equally as important every time we are interacting with a patient. Another common situation in which we tend to let our communication skills slack off a bit is during a critical patient situation. In the best of situations, these events tend to feel like organized chaos. To facilitate
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Official Magazine of the Emergency Nurses Association
Stay current in treating patients who have had bariatric surgery with this month’s free continuing education offering from ENA!
Available to you starting March 1 . . . ‘‘Bariatric Surgery: Evidence-Based Updates,’’ presented by Ruth E. Rea, PhD, RN. (Credit: 1.0 contact hour.) Rea outlines the types, benefits and complications of bariatric surgery, then explains how to modify assessments and interventions associated with specific problems of patients who have had bariatric surgery. The course includes a case study of a patient who had bariatric surgery with a life-threatening emergency. Recorded at the 2013 Annual Conference in Nashville, Tenn. To take this and other eLearning courses free as an ENA member: •G o to www.ena.org/freeCE, where you’ll log in as a member (or create an account). • Add desired courses to your cart and ‘‘check out.’’ • Proceed to your Personal Learning Page to start or complete any course for which you have registered or to print a final certificate. • To return to your Personal Learning Page later, go to www.ena.org and find ‘‘Go to Personal Learning Page’’ under the Education tab. Please be sure you are using the e-mail address associated with your membership when logging in. If you have questions about any free eLearning course or the checkout process, e-mail firstname.lastname@example.org.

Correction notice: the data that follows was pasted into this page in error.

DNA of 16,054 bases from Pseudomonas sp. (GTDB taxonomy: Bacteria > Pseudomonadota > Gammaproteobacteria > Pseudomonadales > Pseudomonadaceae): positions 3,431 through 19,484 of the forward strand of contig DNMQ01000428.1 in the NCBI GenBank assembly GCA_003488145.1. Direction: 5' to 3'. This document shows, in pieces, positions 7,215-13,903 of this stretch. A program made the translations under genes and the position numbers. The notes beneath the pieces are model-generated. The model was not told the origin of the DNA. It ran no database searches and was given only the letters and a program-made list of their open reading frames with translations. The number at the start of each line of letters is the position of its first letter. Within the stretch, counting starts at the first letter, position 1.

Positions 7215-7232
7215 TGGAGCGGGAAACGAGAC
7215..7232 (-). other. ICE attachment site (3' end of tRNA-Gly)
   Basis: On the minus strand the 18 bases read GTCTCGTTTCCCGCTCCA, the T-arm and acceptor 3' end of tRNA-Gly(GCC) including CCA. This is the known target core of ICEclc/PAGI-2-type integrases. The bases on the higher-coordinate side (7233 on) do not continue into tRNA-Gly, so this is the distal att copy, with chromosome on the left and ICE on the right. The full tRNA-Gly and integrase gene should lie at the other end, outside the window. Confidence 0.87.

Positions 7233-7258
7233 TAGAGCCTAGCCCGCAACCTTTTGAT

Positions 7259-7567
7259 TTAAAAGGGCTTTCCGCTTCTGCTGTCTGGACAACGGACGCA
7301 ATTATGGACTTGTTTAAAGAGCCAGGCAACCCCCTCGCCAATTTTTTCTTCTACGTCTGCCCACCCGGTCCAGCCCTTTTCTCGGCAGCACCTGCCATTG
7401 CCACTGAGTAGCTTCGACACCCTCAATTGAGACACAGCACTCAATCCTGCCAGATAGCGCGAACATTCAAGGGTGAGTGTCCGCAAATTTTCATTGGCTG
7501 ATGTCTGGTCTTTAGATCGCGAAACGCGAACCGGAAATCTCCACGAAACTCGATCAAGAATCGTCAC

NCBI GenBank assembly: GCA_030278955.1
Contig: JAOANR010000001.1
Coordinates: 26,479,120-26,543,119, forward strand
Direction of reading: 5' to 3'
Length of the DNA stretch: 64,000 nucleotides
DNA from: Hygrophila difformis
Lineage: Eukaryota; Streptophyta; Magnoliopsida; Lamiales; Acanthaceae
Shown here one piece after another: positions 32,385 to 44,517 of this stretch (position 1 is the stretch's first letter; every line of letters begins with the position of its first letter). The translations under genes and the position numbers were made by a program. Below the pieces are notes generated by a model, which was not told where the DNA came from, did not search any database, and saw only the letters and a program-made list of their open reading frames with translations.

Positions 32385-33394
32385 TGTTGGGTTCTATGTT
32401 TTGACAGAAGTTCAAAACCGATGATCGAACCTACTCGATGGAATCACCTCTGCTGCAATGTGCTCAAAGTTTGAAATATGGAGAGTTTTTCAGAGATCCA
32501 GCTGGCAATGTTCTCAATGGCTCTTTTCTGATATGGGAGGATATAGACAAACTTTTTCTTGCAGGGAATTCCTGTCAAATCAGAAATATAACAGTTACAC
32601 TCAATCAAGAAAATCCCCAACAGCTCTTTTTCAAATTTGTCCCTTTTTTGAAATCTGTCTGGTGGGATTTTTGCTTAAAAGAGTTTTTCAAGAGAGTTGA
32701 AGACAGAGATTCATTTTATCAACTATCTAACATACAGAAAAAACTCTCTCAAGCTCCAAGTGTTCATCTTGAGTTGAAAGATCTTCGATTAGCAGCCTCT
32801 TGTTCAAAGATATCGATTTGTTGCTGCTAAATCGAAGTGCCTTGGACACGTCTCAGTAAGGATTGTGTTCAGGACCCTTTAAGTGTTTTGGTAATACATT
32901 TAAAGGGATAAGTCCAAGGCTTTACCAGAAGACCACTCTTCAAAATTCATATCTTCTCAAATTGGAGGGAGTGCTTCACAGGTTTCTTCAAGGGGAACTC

ENA Connection is published 11 times per year from January to December by: The Emergency Nurses Association 915 Lee Street Des Plaines, IL 60016-6569 and is distributed to members of the association as a direct benefit of membership. Copyright ©2014 by the Emergency Nurses Association. Printed in the U.S.A. Periodicals postage paid at the Des Plaines, IL, Post Office and additional mailing offices.
POSTMASTER: Send address changes to ENA Connection 915 Lee Street Des Plaines, IL 60016-6569 ISSN: 1534-2565 Fax: 847-460-4002 Website: www.ena.org E-mail: email@example.com
Member Services: 800-900-9659 Non-member subscriptions are available for $50 (USA) and $60 (foreign).
ENA Connection welcomes letters from members. Letters should address content previously published in the magazine. Letters may be edited for space and clarity. Submission does not guarantee publication. Please include your name, credentials and contact information for verification. Send letters to firstname.lastname@example.org.
just got home and pulled my ENA Connection out of the mail. Browsing through it, I found “Guided Tours” [January 2014, page 5] and started reading it immediately. I have visited the Vietnam Women’s Memorial in D.C. because it held a special connection for me. My aunt, Lt. Col. Shirley A. Strachan, USAF, was one of the women honored by that memorial. She, too, was an RN and served during the Vietnam War. She was stationed